Tweaking the toppings and adding extra cheese is often the only way to make a bought pizza a truly indulgent treat. But what do you add to yours? And is pizza the only ready meal that demands a makeover?
In adherence with the – *cough*, it all happens in my kitchen – strict laboratory conditions under which the Guardian’s Supermarket Sweep taste tests are conducted, I was obliged to eat a recent lineup of margherita pizzas in their unadorned, au naturel state. But as became apparent BTL, many of us never eat plain supermarket pizza.
At Naylor Towers, for instance, it is almost unheard of for a supermarket pizza to pass through the kitchen without it being tricked-out and turned into something genuinely indulgent by the addition of extra ingredients. This is necessary to compensate for the, shall we say, more judicious application of toppings that takes place in the factories where these things are made. (Apologies if you thought it was all done in a farmhouse in Tuscany by a crack team of nonnas. It isn’t.) But, like anything in cooking – or, in this case, assembly – there is an art to transforming your supermarket pie.
If you are going to whack a load of extra cheese on there, it is wise to first remove any meat or vegetables. After you have retro-fitted the cheese, place them back on top. Otherwise, they will be hidden under a blanket of dairy, which may prevent the heat penetrating sufficiently to cook them through. What cheese you add (grated, of course) is a matter of taste, but there are some broad rules worth observing. Ignore them and you may well end up with a soggy base and/or a pizza swimming in grease:
1) You don’t need half as much cheese as you might imagine. It is going to melt and spread, remember. Don’t go overboard.
2) Hard cheeses, such as cheddar, readily sweat off fat and moisture when heated. Add too much and, well …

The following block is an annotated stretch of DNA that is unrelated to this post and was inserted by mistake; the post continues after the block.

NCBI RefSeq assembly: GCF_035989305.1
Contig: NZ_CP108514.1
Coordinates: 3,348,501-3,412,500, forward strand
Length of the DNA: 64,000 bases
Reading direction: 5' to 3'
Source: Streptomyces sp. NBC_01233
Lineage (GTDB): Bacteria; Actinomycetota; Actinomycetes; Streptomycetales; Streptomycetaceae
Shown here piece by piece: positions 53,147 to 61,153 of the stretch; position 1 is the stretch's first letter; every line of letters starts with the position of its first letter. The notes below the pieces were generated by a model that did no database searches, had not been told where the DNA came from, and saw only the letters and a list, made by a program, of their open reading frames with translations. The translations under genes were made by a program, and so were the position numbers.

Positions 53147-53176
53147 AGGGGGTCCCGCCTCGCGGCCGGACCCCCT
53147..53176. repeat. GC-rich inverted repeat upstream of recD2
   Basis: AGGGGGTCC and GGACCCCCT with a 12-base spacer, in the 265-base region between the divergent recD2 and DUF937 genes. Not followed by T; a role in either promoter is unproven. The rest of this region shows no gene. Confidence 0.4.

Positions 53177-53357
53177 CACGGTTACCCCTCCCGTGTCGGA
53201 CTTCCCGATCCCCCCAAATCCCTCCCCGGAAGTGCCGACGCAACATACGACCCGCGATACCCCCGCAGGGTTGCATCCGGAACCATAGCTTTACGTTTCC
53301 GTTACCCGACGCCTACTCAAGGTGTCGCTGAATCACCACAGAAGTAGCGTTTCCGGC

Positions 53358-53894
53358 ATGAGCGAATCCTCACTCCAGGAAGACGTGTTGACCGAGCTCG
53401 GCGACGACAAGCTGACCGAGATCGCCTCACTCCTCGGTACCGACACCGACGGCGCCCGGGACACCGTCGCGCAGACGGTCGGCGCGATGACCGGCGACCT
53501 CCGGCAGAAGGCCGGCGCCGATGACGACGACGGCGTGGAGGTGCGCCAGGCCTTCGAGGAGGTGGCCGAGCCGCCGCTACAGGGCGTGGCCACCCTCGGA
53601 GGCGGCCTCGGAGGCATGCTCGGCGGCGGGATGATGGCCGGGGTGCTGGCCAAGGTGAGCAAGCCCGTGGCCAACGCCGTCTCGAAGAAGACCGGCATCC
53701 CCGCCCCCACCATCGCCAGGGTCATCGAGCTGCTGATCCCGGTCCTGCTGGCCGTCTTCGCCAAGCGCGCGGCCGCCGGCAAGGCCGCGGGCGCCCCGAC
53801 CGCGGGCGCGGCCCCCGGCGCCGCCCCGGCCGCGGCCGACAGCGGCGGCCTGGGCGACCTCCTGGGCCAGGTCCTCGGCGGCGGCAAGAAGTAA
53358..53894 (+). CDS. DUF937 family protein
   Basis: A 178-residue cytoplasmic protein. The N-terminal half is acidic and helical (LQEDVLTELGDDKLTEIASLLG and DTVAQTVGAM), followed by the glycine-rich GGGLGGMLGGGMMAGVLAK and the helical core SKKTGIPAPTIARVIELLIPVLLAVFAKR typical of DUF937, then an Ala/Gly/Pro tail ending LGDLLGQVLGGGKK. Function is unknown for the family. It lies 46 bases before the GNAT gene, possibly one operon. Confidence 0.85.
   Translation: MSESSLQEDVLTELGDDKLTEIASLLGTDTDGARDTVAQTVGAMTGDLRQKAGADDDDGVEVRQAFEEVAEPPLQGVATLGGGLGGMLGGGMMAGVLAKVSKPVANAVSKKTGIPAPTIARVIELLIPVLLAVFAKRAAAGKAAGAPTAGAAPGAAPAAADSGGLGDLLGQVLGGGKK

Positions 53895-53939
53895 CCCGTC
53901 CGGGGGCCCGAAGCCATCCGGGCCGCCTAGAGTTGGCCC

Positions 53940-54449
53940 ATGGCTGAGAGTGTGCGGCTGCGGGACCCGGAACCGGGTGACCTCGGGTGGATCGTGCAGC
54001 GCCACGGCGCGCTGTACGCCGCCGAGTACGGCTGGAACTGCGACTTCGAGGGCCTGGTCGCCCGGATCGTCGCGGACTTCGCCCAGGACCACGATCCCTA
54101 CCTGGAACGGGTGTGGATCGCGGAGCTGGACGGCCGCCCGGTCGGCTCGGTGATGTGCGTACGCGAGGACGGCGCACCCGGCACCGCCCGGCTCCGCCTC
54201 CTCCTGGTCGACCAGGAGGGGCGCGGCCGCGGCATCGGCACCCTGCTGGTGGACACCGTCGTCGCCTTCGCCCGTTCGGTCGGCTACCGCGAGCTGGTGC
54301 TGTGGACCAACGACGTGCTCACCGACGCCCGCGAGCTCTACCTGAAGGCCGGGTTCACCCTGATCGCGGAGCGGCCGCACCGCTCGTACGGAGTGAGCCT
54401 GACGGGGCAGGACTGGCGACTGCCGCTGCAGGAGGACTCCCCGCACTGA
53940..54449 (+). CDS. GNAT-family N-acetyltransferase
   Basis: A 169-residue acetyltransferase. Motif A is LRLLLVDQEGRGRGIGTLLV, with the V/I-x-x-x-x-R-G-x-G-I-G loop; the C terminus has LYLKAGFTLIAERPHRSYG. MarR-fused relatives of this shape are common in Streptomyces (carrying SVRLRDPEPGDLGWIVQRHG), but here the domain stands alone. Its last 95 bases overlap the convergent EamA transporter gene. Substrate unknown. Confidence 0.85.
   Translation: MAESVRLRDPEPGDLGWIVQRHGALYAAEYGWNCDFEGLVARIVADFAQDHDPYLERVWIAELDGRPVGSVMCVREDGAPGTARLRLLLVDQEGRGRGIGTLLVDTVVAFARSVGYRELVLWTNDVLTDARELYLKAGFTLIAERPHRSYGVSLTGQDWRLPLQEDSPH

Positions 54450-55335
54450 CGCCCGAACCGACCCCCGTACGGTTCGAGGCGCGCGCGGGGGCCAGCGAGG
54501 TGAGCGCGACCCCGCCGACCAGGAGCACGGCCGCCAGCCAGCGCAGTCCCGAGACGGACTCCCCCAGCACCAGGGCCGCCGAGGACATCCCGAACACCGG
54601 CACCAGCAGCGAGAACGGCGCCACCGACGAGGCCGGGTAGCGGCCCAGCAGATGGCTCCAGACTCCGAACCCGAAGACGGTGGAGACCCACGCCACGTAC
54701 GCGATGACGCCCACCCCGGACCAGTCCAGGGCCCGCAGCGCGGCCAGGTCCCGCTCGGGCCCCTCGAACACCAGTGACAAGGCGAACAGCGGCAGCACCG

3) Beware “wet” cheeses such as good-quality buffalo mozzarella and, worse, burrata. Unlike a wood-fired pizza oven, where any moisture would quickly evaporate, your domestic oven is not that hot. Any watery excess will likely soak into your (limp, disintegrating) base.
Raw meat (for instance, if you want to double up on spicy ground lamb), may need to be cooked or partially cooked first, depending on how long the pizza will be in the oven and how dry you like your meat. Bacon will cook in the 10-20 minutes it takes to heat up a fresh/frozen pizza, but, sitting amid all that moisture, it won’t necessarily go crispy. Better to pan-fry it and scatter it over near the end. Indeed, generally – it is a matter of taste versus convenience, of course – I would only add cured meats to a pizza. Parma ham, salami or chorizo work on a pizza in a way in which peking duck or chunks of pork belly simply don’t. Pizzas were designed to topped with thinly sliced ingredients.
Vegetables are more problematic, which is just one of the reasons why nobody ever says: “Hey, let’s go mad and throw some extra fennel on that pizza!” Not only do they need to be finely sliced, but many vegetables also need significant prep. Unless they are softened in a little garlicky butter first, extra mushrooms and leeks end up shrivelled and dehydrated. Onions need sweating or they will emerge from the oven hot but oddly raw in texture. Likewise, bitter bell peppers with their tough, plasticky skins – to be made in any way pleasantly edible, they first need to be roasted and skinned, and who has time for that, to top a supermarket pizza? Sliced tomato, despite its water content, works reasonably well as a pizza addition – although it is hardly going to set your pulse racing in excitement.
There is far more enjoyment to be derived by titivating your pizza with what are essentially seasonings, rather than vegetables. Rubbing olive oil into the exposed rim (in Naples, cornicione) softens up the often inedible edge of a drier, breadier base. Similarly, swirling a few spoonfuls of pesto over a pizza is almost never a bad thing. Chilli is a useful addition in the right circumstances but, personally, I avoid adding anchovies. Even if you blitz them to a pulp, distributing them correctly – that is, sparingly and not in great clumps of salty, abrasiveness fishiness – is an art I have yet to master. It goes without saying that dried herbs are a foul abomination on a pizza and that any fresh ones should only be added as it is served.
So how do you jazz up your pizza? And is that the only ready meal that you augment, or are there tricks that you can share to ramp up bought-in moussaka, fish pie or lasagne?
This article was written by Tony Naylor, for theguardian.com on Monday 9th March 2015 09.35 Europe/Londonguardian.co.uk © Guardian News and Media Limited 2010